Did you know that today is World Mental Health Day?
The focus of this initiative is to tackle the issues surrounding mental health in the workplace.
I understand this issue very well. I left my last career because the work-related stress was intolerable.
At the time, I placed a lot of blame on myself but later discovered that it had a lot to do with my environment and circumstances I did not understand nor could control.
The stress we encounter at work often has a lot to do with whether or not the job is the right 'fit' and many times due to lack of proper leadership.
I did not know how to cope, but eventually, I sought out help and found my way...out!
Here are some interesting statistics for you taken straight from Statistics Canada:
- The average Canadian spends 8.03 hours of their waking hours physically at work. That doesn't include time away completing work-related activities.
- "Six in ten highly stressed workers identify work as their main source of stress (62%)"
- "Mental health is highly correlated with chronic stress. Numerous studies link chronic stress to anxiety, depression, insomnia, fatigue and substance abuse."
- "Chronic stress can cause memory loss and can change the brain's structure and functioning, affecting a person's susceptibility to depression and the effects of aging."
- "Long-term stress is also highly correlated with the development and progression of many chronic physical diseases, such as heart disease, arthritis, ulcers, asthma and migraine."
- "Highly stressed workers who identified their job or workplace as their main source of stress were well-educated—almost three-quarters had a college or university education—and over one-half held white-collar jobs in management, professional or technical occupations."
For many, these statistics will not come as a surprise. Mental health problems at work, is a big deal.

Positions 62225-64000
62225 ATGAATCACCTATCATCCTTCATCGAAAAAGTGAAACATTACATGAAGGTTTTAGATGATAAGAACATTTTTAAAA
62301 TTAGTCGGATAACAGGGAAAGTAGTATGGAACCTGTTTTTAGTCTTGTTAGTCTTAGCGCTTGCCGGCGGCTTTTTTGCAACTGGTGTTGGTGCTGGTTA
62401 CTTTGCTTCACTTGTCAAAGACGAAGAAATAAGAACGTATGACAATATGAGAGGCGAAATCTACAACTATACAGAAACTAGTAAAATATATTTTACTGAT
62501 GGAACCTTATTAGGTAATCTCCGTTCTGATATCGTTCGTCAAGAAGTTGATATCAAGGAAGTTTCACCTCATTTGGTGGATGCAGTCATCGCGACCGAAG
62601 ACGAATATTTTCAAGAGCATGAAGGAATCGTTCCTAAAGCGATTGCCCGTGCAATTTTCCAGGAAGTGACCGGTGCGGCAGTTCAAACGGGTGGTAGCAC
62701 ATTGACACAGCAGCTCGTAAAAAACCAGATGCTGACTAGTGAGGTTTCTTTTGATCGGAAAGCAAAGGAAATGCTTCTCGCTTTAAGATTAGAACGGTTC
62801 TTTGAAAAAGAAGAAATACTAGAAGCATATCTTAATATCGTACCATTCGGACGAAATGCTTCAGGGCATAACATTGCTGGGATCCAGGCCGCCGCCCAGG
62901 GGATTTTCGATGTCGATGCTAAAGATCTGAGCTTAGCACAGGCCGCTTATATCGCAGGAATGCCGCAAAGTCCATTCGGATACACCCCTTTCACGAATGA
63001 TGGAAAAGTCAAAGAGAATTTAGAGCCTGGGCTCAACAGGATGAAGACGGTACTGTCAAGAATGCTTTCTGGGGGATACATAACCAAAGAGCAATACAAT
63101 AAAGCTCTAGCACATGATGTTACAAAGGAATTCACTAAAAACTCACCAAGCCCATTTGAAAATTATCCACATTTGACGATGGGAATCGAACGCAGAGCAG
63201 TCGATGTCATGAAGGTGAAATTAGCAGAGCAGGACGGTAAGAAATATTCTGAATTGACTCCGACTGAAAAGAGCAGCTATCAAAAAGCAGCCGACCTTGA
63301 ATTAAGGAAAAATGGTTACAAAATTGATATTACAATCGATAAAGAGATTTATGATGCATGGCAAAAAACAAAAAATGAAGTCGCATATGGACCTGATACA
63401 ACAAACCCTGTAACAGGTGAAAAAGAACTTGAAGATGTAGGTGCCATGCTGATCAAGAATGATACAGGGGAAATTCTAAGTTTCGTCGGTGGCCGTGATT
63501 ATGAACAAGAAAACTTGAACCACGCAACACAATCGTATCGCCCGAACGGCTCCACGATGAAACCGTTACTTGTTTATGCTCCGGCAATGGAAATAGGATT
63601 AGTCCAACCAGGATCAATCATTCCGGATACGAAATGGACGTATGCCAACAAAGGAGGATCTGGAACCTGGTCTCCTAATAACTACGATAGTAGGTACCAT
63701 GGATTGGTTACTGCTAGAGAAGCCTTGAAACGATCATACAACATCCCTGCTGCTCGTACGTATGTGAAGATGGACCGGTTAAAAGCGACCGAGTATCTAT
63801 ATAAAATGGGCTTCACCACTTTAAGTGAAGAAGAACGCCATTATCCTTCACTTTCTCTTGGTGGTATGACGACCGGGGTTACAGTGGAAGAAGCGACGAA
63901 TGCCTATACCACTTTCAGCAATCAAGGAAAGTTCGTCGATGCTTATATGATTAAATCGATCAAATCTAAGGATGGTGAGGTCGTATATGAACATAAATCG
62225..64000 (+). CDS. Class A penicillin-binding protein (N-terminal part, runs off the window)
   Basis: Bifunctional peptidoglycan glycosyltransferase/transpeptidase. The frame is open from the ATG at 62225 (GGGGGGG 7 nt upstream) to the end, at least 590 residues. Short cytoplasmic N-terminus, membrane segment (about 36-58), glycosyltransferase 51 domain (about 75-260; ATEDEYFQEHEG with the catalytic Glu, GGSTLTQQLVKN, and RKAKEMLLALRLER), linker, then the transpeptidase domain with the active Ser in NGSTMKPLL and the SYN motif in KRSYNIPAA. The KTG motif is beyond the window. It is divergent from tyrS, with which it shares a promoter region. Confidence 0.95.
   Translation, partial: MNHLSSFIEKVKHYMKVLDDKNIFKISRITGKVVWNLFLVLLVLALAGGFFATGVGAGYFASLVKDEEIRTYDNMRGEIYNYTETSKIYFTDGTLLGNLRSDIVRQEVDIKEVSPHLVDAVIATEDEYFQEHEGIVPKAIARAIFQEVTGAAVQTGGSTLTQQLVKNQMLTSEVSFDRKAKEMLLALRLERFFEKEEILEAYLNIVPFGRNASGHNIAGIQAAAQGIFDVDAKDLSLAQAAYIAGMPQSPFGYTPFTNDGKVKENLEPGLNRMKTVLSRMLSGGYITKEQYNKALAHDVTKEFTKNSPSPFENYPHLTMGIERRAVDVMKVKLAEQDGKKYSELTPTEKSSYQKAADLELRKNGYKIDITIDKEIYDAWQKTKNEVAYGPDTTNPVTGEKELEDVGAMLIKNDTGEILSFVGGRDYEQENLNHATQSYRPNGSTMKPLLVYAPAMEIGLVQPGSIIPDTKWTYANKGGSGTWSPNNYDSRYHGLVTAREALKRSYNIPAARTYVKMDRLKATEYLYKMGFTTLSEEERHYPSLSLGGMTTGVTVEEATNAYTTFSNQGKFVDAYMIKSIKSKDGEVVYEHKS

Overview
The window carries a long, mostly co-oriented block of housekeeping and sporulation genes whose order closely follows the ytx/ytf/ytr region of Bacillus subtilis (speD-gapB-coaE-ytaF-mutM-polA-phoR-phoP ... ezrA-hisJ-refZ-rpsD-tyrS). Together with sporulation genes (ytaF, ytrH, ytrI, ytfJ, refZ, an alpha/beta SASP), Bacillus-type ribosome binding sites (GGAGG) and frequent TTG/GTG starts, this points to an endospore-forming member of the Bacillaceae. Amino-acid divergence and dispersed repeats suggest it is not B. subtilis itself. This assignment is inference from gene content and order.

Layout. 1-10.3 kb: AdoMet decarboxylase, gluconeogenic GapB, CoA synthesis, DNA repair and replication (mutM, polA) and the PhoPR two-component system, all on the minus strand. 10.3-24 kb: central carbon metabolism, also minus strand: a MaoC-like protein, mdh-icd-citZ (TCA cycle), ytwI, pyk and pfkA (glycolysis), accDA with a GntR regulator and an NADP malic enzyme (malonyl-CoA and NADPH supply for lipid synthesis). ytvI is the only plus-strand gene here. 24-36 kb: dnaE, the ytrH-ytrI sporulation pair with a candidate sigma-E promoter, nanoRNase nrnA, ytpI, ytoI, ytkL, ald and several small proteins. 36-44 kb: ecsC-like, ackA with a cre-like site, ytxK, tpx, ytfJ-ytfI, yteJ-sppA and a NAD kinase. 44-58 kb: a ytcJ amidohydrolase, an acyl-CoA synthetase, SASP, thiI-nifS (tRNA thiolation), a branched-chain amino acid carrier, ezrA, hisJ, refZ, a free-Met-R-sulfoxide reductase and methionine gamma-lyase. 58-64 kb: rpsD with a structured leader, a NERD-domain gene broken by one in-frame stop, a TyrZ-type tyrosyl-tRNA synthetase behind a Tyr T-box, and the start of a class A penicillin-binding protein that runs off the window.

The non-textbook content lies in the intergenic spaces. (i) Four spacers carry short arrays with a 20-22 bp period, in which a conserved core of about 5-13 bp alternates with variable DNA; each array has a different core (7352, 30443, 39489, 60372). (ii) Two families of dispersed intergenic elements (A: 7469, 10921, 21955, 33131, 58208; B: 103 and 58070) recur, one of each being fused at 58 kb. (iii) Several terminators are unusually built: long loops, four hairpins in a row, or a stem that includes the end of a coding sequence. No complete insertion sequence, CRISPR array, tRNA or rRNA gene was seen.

Are you struggling to cope? Here are some tips to help you along the way...
WHERE CAN YOU GET HELP?
1. Seek out a licensed therapist through your confidential Employee Assistance Program (If you have access to one). Otherwise, ask your doctor for a referral.
2. Try to figure out the specific triggers that lead to your stress and find a way to get the support you need from leadership.
This can be tricky because some environments and leaders are not supportive and may actually make the situation worse.
If you find yourself in such a situation, you may wish to approach it by explaining your desire to improve the working conditions and overall outcomes at work. In essence, if those things improve, your condition will likely benefit as well.
3. Learn coping strategies for issues such as anxiety. Meditate, breathe, focus on the positive, take time out when necessary
4. Work with a coach or a mentor, someone who can help you to set goals and gain clarity about your work. Many times, as I discovered, the stress comes from being in a place, doing work and being amongst people that are not in alignment with who we are.
Our health is our wealth. If your job is making you sick, it can impact your overall well being. Seek out the help you need to get better. No job is worth your sanity or physical health.
Your friend in success,
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